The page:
Posted February 23, 2012 by Peter D. Marsay in DVD/Blu-ray
 
 

The Greatest Movie Ever Sold


Morgan Spurlock’s latest documentary (brought to you by POM Wonderful…) is an uproarious look at product placement and advertising in the entertainment industries, itself funded by product placement and sponsorships!

Morgan Spurlock’s latest documentary (brought to
you by POM Wonderful…) is an uproarious look at product placement and
advertising in the entertainment industries, itself funded by product placement
and sponsorships!
After a whirlwind introduction to its
themes, we see Spurlock pitching the
film’s concept to potential sponsors and branding partners. At this point he doesn’t know whether
his ingenious idea will work: to reveal the inner workings of film advertising
and co-promotion, whilst simultaneously pitching for funds to get the film
made! As the poster declared,
‘He’s not selling out, he’s buying in.’

Spurlock’s aim was to
raise awareness of the pervasiveness of advertising in the entertainment
industries, and to unpack how the world’s biggest blockbusters (cough Avatar cough…) make their billions
with the help of sponsors and branding.
He more than succeeds, with unexpected facts and revelations galore
about marketing. Candid interviews
with big name directors from J.J. Abrams
to Quentin Tarantino give the film
added weight (Avatar producer Jon Landau
probably declined to comment).

Anyone who has seen
Spurlock’s acclaimed (and infamous) documentary Super Size Me, will be familiar with his breezy and engrossing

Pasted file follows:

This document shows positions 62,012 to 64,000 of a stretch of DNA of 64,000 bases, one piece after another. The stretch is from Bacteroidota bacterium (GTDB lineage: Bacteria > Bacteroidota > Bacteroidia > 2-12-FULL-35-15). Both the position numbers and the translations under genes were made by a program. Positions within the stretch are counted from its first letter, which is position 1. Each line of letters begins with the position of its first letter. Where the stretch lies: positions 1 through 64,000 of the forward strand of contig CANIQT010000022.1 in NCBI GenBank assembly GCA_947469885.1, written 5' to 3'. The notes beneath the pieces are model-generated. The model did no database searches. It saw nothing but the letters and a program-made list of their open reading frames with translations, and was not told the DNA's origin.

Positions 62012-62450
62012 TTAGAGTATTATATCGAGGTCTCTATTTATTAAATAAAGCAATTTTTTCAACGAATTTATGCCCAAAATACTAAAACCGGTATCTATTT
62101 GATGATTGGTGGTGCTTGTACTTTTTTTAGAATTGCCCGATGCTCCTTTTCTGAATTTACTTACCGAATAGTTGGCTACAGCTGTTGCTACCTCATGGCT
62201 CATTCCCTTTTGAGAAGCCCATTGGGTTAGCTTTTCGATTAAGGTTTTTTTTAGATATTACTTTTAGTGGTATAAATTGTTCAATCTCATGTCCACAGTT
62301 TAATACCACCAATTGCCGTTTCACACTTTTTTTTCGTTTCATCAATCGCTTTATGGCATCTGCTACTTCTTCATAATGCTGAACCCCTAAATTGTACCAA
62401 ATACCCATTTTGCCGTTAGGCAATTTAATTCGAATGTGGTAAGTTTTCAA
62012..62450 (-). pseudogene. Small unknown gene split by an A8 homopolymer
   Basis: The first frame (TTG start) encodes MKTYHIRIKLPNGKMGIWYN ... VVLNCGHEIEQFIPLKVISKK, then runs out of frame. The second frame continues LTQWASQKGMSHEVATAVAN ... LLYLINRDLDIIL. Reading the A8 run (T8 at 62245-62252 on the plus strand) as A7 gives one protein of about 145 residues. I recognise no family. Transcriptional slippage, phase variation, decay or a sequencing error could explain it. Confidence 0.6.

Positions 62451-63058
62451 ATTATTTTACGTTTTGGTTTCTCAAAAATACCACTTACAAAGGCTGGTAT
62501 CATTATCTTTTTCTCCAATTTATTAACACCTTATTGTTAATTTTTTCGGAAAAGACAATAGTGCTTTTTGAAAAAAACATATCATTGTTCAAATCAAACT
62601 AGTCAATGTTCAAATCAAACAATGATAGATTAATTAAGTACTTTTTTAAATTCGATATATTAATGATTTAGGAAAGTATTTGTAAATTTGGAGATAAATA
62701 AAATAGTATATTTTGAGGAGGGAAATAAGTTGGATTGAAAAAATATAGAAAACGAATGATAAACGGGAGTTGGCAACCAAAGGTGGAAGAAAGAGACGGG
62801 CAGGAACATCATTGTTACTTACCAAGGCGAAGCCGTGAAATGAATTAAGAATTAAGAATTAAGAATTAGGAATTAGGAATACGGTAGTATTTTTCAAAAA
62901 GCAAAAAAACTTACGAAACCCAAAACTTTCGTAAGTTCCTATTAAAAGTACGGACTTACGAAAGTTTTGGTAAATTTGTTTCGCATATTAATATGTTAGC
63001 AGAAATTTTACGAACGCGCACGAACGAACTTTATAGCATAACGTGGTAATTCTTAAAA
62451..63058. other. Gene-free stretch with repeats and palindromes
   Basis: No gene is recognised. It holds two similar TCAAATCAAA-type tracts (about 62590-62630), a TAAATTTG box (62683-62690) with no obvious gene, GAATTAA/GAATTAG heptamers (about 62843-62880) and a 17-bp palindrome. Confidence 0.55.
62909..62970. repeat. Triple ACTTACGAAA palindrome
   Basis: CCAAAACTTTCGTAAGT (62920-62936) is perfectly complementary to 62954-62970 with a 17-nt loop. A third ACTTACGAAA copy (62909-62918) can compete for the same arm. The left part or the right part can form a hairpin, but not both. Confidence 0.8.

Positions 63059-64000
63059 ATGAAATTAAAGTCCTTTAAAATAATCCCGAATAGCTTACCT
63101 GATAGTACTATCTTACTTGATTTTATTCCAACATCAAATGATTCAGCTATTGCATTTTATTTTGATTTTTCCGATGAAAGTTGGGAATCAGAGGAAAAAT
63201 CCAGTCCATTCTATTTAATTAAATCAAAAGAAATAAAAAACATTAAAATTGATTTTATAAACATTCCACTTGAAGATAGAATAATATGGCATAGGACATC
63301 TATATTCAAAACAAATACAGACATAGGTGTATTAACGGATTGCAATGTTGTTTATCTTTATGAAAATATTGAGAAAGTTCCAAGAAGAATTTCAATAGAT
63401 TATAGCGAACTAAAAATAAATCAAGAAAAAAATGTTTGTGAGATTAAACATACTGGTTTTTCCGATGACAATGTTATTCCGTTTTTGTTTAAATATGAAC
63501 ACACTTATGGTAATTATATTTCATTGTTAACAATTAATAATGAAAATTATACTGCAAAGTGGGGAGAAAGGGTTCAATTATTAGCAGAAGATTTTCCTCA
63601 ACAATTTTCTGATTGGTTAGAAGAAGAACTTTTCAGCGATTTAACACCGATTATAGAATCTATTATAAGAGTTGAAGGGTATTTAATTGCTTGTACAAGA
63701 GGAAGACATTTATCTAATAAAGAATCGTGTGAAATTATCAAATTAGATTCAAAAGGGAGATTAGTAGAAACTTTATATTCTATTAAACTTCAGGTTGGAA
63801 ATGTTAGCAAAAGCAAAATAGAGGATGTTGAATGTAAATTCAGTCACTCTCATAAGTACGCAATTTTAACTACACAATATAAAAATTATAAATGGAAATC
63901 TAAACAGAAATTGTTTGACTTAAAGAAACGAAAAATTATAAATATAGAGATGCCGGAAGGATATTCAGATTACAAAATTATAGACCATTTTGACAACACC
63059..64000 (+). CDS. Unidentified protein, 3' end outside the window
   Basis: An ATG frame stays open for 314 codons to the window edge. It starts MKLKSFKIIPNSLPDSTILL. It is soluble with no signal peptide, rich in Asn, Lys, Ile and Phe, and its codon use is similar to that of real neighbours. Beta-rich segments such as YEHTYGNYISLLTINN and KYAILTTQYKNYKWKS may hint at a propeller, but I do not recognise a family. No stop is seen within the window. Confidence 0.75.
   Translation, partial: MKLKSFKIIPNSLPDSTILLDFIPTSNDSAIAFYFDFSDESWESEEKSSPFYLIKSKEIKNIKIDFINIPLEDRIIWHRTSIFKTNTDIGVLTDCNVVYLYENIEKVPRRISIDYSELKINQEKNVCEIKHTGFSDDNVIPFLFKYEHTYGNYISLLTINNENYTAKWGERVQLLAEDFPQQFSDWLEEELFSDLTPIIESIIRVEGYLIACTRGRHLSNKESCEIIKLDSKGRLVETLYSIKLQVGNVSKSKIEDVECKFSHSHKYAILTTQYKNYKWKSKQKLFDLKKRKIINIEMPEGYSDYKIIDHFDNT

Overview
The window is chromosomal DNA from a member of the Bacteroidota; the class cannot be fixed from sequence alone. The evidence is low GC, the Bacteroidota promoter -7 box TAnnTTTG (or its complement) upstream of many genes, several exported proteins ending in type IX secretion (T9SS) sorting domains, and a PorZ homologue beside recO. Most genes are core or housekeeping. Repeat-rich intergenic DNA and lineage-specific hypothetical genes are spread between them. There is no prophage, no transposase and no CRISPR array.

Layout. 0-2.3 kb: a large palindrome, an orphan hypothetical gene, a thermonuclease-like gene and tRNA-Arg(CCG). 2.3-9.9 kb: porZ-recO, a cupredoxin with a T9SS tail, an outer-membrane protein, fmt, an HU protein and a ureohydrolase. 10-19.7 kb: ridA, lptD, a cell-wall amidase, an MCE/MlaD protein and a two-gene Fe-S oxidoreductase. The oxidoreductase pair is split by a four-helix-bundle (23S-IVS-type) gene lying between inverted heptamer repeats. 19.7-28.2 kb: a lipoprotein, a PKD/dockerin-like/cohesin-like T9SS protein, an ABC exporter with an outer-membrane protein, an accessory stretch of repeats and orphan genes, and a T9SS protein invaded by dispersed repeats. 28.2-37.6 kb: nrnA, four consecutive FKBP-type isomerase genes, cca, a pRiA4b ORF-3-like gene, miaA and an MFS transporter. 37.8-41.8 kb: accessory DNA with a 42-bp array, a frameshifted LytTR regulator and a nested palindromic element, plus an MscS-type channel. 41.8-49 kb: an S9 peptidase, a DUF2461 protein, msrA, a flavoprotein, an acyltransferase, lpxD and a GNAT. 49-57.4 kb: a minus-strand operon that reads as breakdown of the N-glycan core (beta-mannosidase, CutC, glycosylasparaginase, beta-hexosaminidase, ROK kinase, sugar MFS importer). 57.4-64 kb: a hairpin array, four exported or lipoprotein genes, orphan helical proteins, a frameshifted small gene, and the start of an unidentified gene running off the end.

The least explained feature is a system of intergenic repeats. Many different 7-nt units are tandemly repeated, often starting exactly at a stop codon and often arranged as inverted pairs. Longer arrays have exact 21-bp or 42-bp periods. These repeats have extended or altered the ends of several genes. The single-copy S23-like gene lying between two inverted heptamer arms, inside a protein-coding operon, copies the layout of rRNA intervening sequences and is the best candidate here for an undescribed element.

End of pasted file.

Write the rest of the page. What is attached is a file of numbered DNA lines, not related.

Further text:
style of filmmaking. This film
builds on that style with even more polish and watchability. In his 2011 television series 50
Documentaries to See Before You Die, Spurlock coined the term ‘gateway
documentary’, meaning a documentary so accessible and universal that it serves
well as an introduction to the genre.
The Greatest Movie Ever Sold is so packed with infectious charm and
ironic laughs, that it might just be the greatest gateway doc ever.

As Spurlock signs deal
after deal with various sponsors, he soon faces a real conflict between
maintaining artistic control (it’s made all too plain that sponsors couldn’t
care less about art) and losing that control to the sponsors and branding
partners, who use endless contracts to protect themselves against libel. Even though it’s obvious before
watching that Spurlock succeeded in getting the film made, it remains
fascinating to watch how he explores the line between selling out and buying
in.

Particularly eye opening
is the Clockwork Orange-esque method
used to vet and refine many Hollywood trailers and T.V. adverts, in order to
provoke the most positive audience response possible. Test audiences are monitored by CAT scan machines whilst
being shown various edits of unfinished trailers and adverts, with activity in
the parts of their brain that elicit emotional responses recorded.

The Greatest Movie Ever
Sold is mind tinglingly insightful, from facts on the deliberately stupefying
effects of advertising (because it can’t work on the sceptical or questioning!)
to the strange beauty of São Paulo in Brazil, where all outdoor advertising has
been banned. If there’s a
conclusion, it is that advertising is so pervasive in today’s world that to
avoid it you either have to go to sleep, or to São Paolo.


Peter D. Marsay

 
I'm a filmmaker based in London, freelancing as a cameraman, camera assistant, editor, writer & director. I have a Sony HXR-NX5 camera, camera assistant kit & Final Cut Pro 7 edit suite.